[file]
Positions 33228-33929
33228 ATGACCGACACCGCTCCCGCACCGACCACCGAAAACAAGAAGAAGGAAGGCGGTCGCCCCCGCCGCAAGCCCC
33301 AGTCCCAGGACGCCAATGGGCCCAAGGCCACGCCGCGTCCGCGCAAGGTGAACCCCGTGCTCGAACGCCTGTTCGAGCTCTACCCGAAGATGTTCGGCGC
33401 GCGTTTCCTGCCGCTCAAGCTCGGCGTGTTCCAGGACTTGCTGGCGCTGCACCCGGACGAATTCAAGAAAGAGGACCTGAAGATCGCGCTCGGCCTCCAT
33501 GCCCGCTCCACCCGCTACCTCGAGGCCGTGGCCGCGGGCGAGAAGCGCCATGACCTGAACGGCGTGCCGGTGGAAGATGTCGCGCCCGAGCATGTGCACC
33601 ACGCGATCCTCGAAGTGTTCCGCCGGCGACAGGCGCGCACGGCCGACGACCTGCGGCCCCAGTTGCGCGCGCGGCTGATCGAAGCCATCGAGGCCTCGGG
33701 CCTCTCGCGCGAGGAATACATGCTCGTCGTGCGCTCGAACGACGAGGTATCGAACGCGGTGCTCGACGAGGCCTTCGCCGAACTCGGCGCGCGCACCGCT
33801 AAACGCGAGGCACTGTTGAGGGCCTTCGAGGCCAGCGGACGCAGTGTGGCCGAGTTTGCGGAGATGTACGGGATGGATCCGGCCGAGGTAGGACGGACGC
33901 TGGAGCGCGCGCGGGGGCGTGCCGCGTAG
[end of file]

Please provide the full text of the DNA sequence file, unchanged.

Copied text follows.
Positions 33228-33929
33228 ATGACCGACACCGCTCCCGCACCGACCACCGAAAACAAGAAGAAGGAAGGCGGTCGCCCCCGCCGCAAGCCCC
33301 AGTCCCAGGACGCCAATGGGCCCAAGGCCACGCCGCGTCCGCGCAAGGTGAACCCCGTGCTCGAACGCCTGTTCGAGCTCTACCCGAAGATGTTCGGCGC
33401 GCGTTTCCTGCCGCTCAAGCTCGGCGTGTTCCAGGACTTGCTGGCGCTGCACCCGGACGAATTCAAGAAAGAGGACCTGAAGATCGCGCTCGGCCTCCAT
33501 GCCCGCTCCACCCGCTACCTCGAGGCCGTGGCCGCGGGCGAGAAGCGCCATGACCTGAACGGCGTGCCGGTGGAAGATGTCGCGCCCGAGCATGTGCACC
33601 ACGCGATCCTCGAAGTGTTCCGCCGGCGACAGGCGCGCACGGCCGACGACCTGCGGCCCCAGTTGCGCGCGCGGCTGATCGAAGCCATCGAGGCCTCGGG
33701 CCTCTCGCGCGAGGAATACATGCTCGTCGTGCGCTCGAACGACGAGGTATCGAACGCGGTGCTCGACGAGGCCTTCGCCGAACTCGGCGCGCGCACCGCT
33801 AAACGCGAGGCACTGTTGAGGGCCTTCGAGGCCAGCGGACGCAGTGTGGCCGAGTTTGCGGAGATGTACGGGATGGATCCGGCCGAGGTAGGACGGACGC
33901 TGGAGCGCGCGCGGGGGCGTGCCGCGTAG